To participate in a research cluster please apply through the
semester program visitors
application. Indicate which research cluster you are applying to in the "other comments"
section of the application.
Harmonic analysis provides the mathematical backbone for modern signal and image processing.
It also constitutes an important part of the foundation several scientific and engineering areas,
including communication theory, control science, fluid dynamics, and electromagnetics, that underpin a
much broader set of current applications. Although computer implementation of concepts from harmonic
analysis is prevalent, relatively little attention is given to computational and numerical aspects of
the discipline in its own literature. Further, many of the most capable young mathematicians working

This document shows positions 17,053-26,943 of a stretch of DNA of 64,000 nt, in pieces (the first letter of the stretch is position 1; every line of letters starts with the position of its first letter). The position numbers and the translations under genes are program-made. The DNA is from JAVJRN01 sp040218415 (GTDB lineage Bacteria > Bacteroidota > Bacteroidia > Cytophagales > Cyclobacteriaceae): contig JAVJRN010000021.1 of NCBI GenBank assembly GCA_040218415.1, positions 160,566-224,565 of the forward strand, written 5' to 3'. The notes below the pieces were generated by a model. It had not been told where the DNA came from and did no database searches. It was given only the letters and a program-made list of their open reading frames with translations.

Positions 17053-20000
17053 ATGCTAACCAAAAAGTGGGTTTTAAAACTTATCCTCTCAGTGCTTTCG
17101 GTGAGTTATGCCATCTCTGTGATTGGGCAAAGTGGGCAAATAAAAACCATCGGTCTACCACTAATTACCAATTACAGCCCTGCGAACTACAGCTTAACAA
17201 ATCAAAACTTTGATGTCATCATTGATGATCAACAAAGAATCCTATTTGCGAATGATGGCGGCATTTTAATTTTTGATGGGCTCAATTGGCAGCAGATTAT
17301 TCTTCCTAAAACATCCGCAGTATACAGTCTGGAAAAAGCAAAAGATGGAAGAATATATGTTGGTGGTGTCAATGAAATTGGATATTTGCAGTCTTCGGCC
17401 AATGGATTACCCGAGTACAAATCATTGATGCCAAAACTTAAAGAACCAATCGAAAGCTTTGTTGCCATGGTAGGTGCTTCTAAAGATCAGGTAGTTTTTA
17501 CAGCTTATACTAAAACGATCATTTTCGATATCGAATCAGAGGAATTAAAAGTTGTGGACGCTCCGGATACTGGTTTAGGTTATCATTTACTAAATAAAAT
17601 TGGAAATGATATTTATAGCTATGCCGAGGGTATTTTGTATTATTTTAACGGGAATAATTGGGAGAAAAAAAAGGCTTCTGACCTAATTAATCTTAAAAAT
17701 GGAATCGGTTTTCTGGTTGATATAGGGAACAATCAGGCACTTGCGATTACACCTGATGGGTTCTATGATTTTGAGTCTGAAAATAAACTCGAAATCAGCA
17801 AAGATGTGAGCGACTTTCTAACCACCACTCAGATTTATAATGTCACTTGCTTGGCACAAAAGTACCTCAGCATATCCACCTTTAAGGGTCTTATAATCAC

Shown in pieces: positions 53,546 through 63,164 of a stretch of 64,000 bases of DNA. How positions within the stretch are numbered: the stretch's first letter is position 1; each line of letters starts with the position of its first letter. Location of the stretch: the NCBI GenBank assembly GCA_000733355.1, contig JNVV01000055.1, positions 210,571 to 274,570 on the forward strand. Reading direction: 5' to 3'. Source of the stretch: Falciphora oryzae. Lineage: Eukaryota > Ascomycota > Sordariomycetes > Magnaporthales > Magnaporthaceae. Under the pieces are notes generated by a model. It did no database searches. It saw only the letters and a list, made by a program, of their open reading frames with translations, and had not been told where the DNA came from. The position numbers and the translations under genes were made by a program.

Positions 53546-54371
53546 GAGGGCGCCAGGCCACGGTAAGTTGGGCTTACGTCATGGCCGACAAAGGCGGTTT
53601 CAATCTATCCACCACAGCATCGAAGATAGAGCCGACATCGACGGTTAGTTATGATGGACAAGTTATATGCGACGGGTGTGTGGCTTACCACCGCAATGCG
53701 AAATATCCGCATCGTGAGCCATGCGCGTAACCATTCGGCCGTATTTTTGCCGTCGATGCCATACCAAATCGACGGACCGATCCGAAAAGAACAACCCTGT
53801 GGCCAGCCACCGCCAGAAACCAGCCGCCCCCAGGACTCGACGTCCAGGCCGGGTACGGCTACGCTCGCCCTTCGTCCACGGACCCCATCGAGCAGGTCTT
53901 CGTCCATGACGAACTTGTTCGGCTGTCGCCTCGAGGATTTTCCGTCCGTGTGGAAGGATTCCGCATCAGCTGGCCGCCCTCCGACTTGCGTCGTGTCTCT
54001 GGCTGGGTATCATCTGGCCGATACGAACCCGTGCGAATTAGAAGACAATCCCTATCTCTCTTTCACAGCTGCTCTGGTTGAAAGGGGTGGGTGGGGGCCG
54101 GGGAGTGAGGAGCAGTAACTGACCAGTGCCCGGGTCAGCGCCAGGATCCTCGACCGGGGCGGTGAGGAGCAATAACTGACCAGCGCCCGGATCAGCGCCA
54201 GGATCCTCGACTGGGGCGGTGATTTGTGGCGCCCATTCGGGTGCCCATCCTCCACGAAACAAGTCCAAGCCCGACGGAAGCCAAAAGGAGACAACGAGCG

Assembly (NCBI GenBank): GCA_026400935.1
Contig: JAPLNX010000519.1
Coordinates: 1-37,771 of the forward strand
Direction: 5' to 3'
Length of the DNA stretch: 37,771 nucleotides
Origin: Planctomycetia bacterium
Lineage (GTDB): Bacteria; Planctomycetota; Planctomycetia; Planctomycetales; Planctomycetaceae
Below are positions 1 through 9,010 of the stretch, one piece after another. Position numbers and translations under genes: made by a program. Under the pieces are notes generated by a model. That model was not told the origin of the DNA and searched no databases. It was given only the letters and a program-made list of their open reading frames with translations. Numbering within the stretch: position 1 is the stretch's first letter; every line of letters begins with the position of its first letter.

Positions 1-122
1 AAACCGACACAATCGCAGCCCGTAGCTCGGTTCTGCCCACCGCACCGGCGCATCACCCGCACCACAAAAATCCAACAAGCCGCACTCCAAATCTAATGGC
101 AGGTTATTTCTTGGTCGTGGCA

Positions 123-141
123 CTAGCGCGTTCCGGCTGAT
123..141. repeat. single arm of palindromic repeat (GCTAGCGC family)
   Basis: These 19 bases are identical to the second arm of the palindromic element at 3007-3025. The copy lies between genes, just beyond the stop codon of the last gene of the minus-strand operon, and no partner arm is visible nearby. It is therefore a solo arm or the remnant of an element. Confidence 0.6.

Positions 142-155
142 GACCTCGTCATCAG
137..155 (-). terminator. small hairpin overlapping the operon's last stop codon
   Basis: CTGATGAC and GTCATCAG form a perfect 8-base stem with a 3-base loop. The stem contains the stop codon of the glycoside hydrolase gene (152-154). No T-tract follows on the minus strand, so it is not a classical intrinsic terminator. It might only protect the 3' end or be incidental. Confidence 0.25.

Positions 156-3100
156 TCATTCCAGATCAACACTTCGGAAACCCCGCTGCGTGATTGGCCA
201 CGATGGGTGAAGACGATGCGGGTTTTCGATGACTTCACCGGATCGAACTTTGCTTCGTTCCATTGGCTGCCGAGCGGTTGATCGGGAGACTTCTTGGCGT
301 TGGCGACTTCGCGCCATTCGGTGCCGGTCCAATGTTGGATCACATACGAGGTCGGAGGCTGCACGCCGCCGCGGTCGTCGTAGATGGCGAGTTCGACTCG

in this area have only modest exposure to the roles of such crucial computational considerations as
finite data effects; e.g., How much error is introduced by truncating this infinite-series representation
of a function in terms of a frame, and where will it be manifested?
On the other hand, new tools and ideas have entered the mainstream of harmonic analysis in recent years
that have not yet become established in areas of applied mathematics where numerical and computational
issues are routinely treated as integral aspects of problem formulation and methodological development.
Among these are tools for non-orthogonal and overcomplete representations in linear spaces and the
exploitation of sparsity and related (e.g., low rank) assumptions in inverse problems of various types.
This research cluster seeks to bridge this perceived gap by (i) fostering understanding and appreciation
of the computational perspective among harmonic analysts and (ii) increasing awareness of emerging
mathematical tools and techniques in applied harmonic analysis among computational mathematicians.